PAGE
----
Where does the euro go from here?
Technicians warn the euro has farther to fall, but politics suggest it will end the year higher
Bloomberg writes Wednesday that trading charts point to more room for the euro to fall in the short term:
The euro’s miserable month may not be over, if trading patterns are anything to go by. The common currency hit an almost six-week low versus the dollar on Wednesday. While the day’s move may owe more to greenback strength than regional concerns, it follows losses in the wake of the German election and sets the euro up for its first losing month since February. Unfortunately for bulls, technical analysis of the currency’s trading charts offers little comfort on its short- term prospects.
Asia Unhedged thinks the market has misread the German elections, which produced a resounding rejection of pro-European policies of all parties. The most expressly pro-European candidate, European Parliament President Martin Shulz, led the SPD to oblivion, while the mildly Euro-skeptic Free Democrats garnered the anti-European vote in the west of Germany and the rightwing populist AfD picked up the protest vote in the eastern half of Germany.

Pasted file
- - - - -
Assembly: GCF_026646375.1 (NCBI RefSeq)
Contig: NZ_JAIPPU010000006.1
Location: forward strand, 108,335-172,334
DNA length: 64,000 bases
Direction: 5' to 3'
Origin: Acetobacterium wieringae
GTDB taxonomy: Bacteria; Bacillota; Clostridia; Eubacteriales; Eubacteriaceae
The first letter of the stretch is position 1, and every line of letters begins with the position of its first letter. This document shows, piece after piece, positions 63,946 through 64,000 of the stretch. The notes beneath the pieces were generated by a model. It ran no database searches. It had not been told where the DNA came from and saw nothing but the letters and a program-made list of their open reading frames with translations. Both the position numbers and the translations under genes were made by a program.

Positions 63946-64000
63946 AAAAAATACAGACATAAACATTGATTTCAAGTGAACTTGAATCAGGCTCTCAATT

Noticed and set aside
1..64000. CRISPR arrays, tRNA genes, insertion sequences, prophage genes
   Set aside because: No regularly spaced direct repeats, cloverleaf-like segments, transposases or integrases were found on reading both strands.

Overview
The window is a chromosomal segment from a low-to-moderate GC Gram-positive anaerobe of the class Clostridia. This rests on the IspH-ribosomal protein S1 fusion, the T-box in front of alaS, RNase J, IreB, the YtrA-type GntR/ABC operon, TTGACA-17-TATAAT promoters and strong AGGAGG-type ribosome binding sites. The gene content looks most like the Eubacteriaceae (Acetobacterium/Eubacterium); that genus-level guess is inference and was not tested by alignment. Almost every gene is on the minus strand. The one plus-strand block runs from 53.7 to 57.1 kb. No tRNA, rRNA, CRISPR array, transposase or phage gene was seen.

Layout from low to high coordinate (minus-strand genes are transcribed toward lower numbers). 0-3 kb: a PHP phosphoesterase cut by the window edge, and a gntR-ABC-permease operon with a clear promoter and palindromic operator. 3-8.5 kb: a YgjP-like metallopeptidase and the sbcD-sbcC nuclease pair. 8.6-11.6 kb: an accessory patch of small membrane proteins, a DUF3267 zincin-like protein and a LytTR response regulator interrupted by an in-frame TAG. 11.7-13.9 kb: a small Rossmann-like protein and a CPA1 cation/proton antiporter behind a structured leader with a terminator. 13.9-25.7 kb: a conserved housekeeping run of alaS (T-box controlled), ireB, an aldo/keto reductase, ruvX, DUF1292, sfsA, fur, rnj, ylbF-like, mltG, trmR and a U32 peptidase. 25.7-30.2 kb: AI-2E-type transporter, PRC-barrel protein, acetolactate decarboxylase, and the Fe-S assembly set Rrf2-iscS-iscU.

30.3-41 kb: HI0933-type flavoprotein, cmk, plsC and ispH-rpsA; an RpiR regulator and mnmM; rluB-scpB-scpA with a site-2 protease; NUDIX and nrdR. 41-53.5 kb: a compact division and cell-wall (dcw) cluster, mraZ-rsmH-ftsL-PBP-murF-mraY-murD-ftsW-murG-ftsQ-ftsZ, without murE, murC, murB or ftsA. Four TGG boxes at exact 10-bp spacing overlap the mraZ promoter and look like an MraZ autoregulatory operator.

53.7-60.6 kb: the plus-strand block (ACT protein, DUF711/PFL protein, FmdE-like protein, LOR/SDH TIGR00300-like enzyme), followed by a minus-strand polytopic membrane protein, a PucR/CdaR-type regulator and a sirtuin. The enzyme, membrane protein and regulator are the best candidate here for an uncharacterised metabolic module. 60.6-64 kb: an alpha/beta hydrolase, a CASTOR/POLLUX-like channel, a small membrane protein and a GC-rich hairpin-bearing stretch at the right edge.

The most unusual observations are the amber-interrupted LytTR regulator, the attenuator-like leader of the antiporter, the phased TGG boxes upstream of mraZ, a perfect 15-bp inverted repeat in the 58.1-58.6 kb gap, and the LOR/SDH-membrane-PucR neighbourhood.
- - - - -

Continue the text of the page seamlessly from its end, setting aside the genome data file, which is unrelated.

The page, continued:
The Free Democrats will get the Finance Ministry; CDU Finance Minister Wolfgang Schaeuble has already indicated that he’ll leave his job and become president of the Bundestag. Angela Merkel will remain chancellor, but she owes her job to the votes of older Germans, especially pensioners, namely the people who were hurt the most by the European Central Bank’s policy of negative interest rates.
The light at the end of the tunnel for the euro, in short, is the headlamp of the oncoming express. It may take a few weeks for the coalition negotiations in Berlin to produce a government, and for the government to clarify its policy, but the result won’t be kind to the quantitative easers at the European Central Bank. The euro will finish the year higher.